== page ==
WASHINGTON — Federal officials with the Department of U.S. Housing and Urban Development say there were gaps in the city’s response to an investigation into possible grants violations at an Oahu senior center.
A HUD spokeswoman told Civil Beat that the agency “verbally presented its concerns” about the report to city officials last week.
In routine monitoring last spring, HUD uncovered a slew of compliance issues with a nonprofit elderly care center in Wahiawa. The federal agency told the city that it would have to take immediate corrective action to avoid returning $7.9 million in Community Development Block Grant money.
Part of the required response from the city was a report, which Honolulu officials filed earlier this month, outlining how it would work to bring ORI Anuenue Hale back into federal compliance. The violations HUD found in its investigation demonstrated a lack of required city oversight, the federal agency said.
HUD spokeswoman Gene Gibson described issues with the city response, and says HUD will formally detail its concerns in a letter to the city by the end of the week.
“The city stated its goals, as well as the goals of ORI,” Gibson wrote in an email to Civil Beat. “However, HUD informed the city that it would be necessary for the city and ORI to refine their goals into specific tasks. It would be important to pin down the tasks with individual steps so that progress and successful completion could be tracked and measured.”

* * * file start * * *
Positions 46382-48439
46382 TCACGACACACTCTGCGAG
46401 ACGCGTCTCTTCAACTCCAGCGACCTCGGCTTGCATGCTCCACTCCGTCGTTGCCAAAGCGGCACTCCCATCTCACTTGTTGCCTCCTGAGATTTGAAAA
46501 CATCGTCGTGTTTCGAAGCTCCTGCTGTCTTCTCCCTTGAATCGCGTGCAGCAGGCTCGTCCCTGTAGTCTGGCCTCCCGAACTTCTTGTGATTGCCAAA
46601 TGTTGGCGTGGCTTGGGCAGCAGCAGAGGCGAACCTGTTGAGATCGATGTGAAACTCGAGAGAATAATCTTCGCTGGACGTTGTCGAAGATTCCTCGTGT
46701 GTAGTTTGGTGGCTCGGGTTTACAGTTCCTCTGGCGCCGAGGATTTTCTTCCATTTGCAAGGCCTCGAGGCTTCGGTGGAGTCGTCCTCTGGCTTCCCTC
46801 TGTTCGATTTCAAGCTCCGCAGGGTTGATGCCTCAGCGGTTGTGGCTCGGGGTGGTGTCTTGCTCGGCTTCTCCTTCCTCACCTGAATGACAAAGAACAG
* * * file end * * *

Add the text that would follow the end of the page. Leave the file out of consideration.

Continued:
In an earlier interview with Civil Beat, the director of the city department that oversees CDBG grants called the meeting with HUD “very productive,” but didn’t specify what was discussed.
HUD said another concern about the city’s report went to the root of the federal agency’s initial finding that ORI is underutilized by the population it was designed to serve. Gibson said the city needs to be more specific in addressing this issue.
“The issue of the target number of clients being serviced by ORI needs to be clarified,” Gibson wrote. “HUD informed the city that it was important for them to define client usage. The City must ensure that the ORI program meets national requirements and goals of full utilization.”
In a City Council hearing, ORI executives testified that the federal government never specified a required usage standard. ORI executives also testified that they never set forth a goal for the number of clients served. But a previous Civil Beat investigation into a decade of ORI documents showed that, in its grant applications, ORI made estimates about the number of people who would use the facilities built with CDBG money.
In documents that Civil Beat obtained in an open records request, ORI wrote that it would serve “100 unduplicated” individuals, though a timeframe is not specified. When a HUD investigator visited the site last spring, that person reported seeing five individuals. ORI has complained that HUD’s investigation was unfair, and that is findings do not reflect the larger number of people who use the facility.
Civil Beat counted four seniors participating in a program at the mostly-empty facility during a site visit in June.
“HUD maintains that the program site is underutilized and is currently not fully satisfying the CDBG program national requirements,” Gibson wrote.
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